Well, a few weeks later maggots showed up in all the meat, because the sugar cure hadn't worked, and Daddy said to my brother and me it was our fault, because we wouldn't eat the meat. And since my oldest brother had left, my brother and I had to help Daddy pull the calves, and I hated it. We had had a young bull who was kept separate from the rest of the herd, because young bulls went after young heifers, and young heifers who were bred too early would have calves they can't properly deliver. But the bull had broken through the fence, and bred a lot of young heifers, and the calves being born would stick in the heifers when the calves were only half way out, and there was nothing a heifer could do to push a calf on out, without someone to pull on it and help. Even so, the calf would often die, or have a broken leg, and sometimes the heifer's womb would turn inside out, and we would have to tuck it back in and sew her up. The worst ones, though, were the ones where there was no way to get the calf out whole without killing the heifer, so it was better to kill the calf and cut it out of her in pieces, and after doing that a couple of times I didn't care if I ever saw anything being born again.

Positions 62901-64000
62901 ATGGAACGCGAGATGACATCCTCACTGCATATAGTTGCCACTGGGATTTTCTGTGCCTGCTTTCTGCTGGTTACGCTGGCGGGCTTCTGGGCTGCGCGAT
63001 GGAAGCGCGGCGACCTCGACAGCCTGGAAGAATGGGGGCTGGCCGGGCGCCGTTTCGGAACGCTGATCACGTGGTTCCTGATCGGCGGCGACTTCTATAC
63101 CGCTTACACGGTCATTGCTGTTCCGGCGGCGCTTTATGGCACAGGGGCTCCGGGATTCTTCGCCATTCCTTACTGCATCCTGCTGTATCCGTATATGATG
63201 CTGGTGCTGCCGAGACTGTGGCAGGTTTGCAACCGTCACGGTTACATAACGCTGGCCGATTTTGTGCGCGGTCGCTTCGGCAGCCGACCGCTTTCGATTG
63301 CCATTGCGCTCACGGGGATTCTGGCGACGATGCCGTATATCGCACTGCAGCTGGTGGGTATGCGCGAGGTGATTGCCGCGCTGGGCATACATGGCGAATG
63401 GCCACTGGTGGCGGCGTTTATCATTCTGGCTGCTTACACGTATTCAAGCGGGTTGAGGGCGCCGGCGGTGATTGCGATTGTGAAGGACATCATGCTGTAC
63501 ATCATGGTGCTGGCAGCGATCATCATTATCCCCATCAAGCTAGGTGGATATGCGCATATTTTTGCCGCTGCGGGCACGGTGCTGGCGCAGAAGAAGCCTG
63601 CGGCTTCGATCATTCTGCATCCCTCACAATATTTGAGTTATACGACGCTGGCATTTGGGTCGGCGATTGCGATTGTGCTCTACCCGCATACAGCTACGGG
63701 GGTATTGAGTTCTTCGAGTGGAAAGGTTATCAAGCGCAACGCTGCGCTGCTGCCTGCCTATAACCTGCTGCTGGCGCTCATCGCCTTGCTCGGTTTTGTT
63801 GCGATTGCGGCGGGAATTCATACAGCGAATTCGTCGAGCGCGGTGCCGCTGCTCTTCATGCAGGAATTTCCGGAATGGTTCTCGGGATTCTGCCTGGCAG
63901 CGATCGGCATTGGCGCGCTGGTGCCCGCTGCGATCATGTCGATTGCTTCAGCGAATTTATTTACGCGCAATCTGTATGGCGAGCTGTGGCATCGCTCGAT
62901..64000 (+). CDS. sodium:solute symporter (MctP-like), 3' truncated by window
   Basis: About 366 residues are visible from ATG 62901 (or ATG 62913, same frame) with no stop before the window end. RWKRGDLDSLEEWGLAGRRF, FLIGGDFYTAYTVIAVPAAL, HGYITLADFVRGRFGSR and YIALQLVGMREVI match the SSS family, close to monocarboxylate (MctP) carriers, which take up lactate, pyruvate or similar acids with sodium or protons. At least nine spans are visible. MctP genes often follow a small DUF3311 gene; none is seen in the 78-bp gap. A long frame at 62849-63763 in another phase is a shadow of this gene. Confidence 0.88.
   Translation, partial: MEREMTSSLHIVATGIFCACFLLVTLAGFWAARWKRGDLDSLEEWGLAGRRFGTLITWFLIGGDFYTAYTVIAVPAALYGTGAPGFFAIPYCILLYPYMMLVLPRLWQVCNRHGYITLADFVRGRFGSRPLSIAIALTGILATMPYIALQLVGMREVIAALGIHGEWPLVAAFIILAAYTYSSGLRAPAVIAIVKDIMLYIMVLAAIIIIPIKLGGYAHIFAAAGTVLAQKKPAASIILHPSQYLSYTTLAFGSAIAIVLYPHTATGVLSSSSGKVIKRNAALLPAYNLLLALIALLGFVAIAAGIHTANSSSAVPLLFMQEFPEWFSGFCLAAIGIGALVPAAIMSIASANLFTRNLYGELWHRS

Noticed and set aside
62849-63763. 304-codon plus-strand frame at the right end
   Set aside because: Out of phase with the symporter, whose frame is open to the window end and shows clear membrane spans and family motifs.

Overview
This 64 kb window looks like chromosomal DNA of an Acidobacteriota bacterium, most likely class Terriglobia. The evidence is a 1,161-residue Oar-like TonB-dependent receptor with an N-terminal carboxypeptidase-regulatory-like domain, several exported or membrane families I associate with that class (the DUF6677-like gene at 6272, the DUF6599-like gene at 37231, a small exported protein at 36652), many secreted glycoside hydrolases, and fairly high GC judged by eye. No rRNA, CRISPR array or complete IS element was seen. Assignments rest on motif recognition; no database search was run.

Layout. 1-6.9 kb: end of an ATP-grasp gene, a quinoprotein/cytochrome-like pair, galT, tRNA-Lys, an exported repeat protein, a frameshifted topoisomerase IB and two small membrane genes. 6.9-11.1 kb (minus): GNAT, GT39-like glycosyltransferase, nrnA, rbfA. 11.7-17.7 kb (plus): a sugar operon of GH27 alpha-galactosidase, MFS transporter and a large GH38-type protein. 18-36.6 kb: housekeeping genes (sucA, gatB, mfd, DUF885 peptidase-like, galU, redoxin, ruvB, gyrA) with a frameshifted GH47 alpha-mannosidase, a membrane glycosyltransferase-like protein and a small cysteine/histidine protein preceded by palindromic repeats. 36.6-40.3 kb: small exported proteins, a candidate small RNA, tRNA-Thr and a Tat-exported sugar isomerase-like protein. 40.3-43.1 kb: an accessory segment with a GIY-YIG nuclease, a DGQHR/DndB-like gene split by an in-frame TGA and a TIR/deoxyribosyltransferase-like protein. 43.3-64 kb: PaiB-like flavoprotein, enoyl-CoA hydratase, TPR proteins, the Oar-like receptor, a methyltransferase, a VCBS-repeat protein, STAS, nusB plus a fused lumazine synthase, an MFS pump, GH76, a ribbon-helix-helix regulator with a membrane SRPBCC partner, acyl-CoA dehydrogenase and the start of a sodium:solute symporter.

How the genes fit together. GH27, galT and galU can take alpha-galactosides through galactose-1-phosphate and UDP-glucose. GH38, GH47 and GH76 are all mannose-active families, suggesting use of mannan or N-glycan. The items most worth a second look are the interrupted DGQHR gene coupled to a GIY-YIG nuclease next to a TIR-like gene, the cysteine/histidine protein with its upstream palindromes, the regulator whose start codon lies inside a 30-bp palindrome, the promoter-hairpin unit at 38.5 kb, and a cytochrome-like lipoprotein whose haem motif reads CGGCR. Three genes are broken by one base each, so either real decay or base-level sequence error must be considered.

Other than hunting rattlesnakes the only fun I was having that year was shooting rabbits. I had quit shooting rabbits with a .22 rifle about that time, because I didn't think it was sporting and didn't enjoy it anymore. But I was still stalking them with bow and arrow, and on foot because they were mostly cottontails, which had taken over the countryside from the jack rabbits. But one day while I was out riding I came across the biggest jack I had ever seen. And he was a beauty and looked like a small antelope bounding through the yucca. So I went back for my bow, and went out each day for the next several days, and when I spotted him I would follow him on horseback.

Even so he kept out of arrow range, until one day he seemed to think he was hidden and I hadn't seen him, and I kept the horse headed in a direction that would pass about fifty feet to one side, and kept my eyes looking everywhere but at that jack. Then I stopped the horse, facing east, and drew the bow all the way back, and suddenly turned my body sideways to the north in the saddle looking directly at the jack, and I shot him in the neck. But the elation of the perfect shot lasted only a second before I was already missing him, knowing I would never again see him loping his way through the yucca and past the prickly pears.

I drew out the arrow, and wiped the blade and shaft off on the grass, and stood there for a while. And then I gathered that old jack up in my arms, not minding the blood on my clothes and on the saddle, and I rode with him several miles down to the creek, where I tied the horse and found a sharp stick to dig with. And I buried him there by the mulberry root, the one Teacher Hines said he tripped over when he blew his brother away with a twelve-gauge shotgun.


from The Laissez Faire City Times, Vol 2, No 35, October 26, 1998